- Table View
- List View
From May 2003 to June 28, 2004 (when it handed over authority to the Iraqi Interim Government), the Coalition Provisional Authority (CPA) worked to field Iraqi security forces and to develop security sector institutions. This book-all of whose authors were advisors to the CPA-breaks out the various elements of Iraq's security sector, including the defense, interior, and justice sectors, and assesses the CPA's successes and failures.
Land-based anti-ship missiles (ASMs) feature prominently in the capabilities of many island nations in the Western Pacific, but the United States currently lacks such systems. This report illustrates the potential strategic advantages of the United States working with partners to build a coalition ASM capability, particularly in the event of a conflict with China, and includes an assessment of logistical challenges and positioning approaches.
Ending the U. S. war in Iraq required redeploying 100,000 military and civilian personnel; handing off responsibility for 431 activities to the Iraqi government, U. S. embassy, USCENTCOM, or other U. S. government entities; and moving or transferring ownership of over a million pieces of property in accordance with U. S. and Iraqi laws, national policy, and DoD requirements. This book examines the planning and execution of this transition.
The Department of Homeland Security is responsible for protecting the United States from terrorism. It does so partly through the Urban Areas Security Initiative, though its distribution has been criticized for not reflecting risk. This monograph offers a practical definition of terrorism risk and a method for estimating it that addresses inherent uncertainties. It also demonstrates a framework for evaluating alternative risk estimates. Finally, it makes five recommendations for improving resource allocation.
How can the Army help make key civilian agencies more capable partners in stability, security, transition, and reconstruction (SSTR) operations? The authors identify the civilian agencies that should be involved in such operations, then locate the necessary skill sets. They then assess the capacity of the civilian agencies to participate in SSTR operations and analyze the recurring structural problems that have plagued their attempts to do so.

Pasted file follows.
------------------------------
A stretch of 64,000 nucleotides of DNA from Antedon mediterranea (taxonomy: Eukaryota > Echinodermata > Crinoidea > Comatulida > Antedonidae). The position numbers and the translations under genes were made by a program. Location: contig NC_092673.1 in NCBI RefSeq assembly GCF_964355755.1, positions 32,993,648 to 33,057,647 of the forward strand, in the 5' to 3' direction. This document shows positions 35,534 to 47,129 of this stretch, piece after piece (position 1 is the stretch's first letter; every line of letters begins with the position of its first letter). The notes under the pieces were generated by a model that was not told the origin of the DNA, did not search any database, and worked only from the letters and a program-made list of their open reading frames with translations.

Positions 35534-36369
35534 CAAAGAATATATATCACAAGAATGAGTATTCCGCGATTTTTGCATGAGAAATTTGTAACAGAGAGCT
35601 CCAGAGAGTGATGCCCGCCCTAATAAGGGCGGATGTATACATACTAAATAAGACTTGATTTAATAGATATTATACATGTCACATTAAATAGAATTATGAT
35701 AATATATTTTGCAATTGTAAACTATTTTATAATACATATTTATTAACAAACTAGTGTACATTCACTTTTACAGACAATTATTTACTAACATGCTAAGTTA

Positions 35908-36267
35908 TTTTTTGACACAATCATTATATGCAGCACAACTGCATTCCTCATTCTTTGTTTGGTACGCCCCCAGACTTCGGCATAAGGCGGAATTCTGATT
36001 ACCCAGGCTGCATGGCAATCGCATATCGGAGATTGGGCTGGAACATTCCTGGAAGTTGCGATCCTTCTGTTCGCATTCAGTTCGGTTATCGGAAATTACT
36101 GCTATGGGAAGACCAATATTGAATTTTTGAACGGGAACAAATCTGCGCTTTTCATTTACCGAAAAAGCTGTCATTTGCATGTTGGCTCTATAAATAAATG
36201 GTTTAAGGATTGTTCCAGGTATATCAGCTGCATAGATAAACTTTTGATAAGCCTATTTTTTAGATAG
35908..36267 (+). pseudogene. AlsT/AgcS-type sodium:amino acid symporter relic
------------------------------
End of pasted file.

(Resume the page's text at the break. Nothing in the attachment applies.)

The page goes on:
Building on a framework for integrating civil and military counterinsurgency (COIN) first presented in prior RAND research, this volume presents an approach to the civil component of counterinsurgency that builds on detailed background, context analysis, and threat analysis to identify and develop critical civil COIN activities and illustrates them with three case studies from Afghanistan, Iraq, and the Democratic Republic of the Congo.
Security force assistance (SFA) is a central pillar of the counterinsurgency campaign being waged by U.S. and coalition forces in Afghanistan. This monograph analyzes SFA efforts in Afghanistan over time, documents U.S. and international approaches to building the Afghan force from 2001 to 2009, and provides observations and recommendations that emerged from extensive fieldwork in Afghanistan in 2009 and their implications for the U.S. Army.
U.S. withdrawal could affect Iraq's internal security and stability, which could, in turn, affect U.S. strategic interests and the safety of U.S. troops and civilians in Iraq. U.S. policy-makers need a dynamic analytic framework with which to examine the shifting motivations and capabilities of the actors that affect Iraq's security. Within this framework, the United States should be able to contribute to continued strengthening of the internal security and stability of Iraq even as it withdraws its forces.
Uses the Office of Personnel Management's Human Capital Assessment and Accountability Framework, which advocates strategic alignment, workforce planning and development, and leadership and knowledge management, to assess the U.S. civilian personnel and staffing requirements for stability and reconstruction operations.
Looking to the 2030-2040 time frame, U. S. policy and military strategy will need to strike a balance among maintaining a cooperative relationship with China, deterring Chinese aggression in regional disputes, and preparing for the possibility that China could become more assertive. The U. S. Army will have an important role to play in preparing for these developments and for protecting and furthering U. S. interests in the region.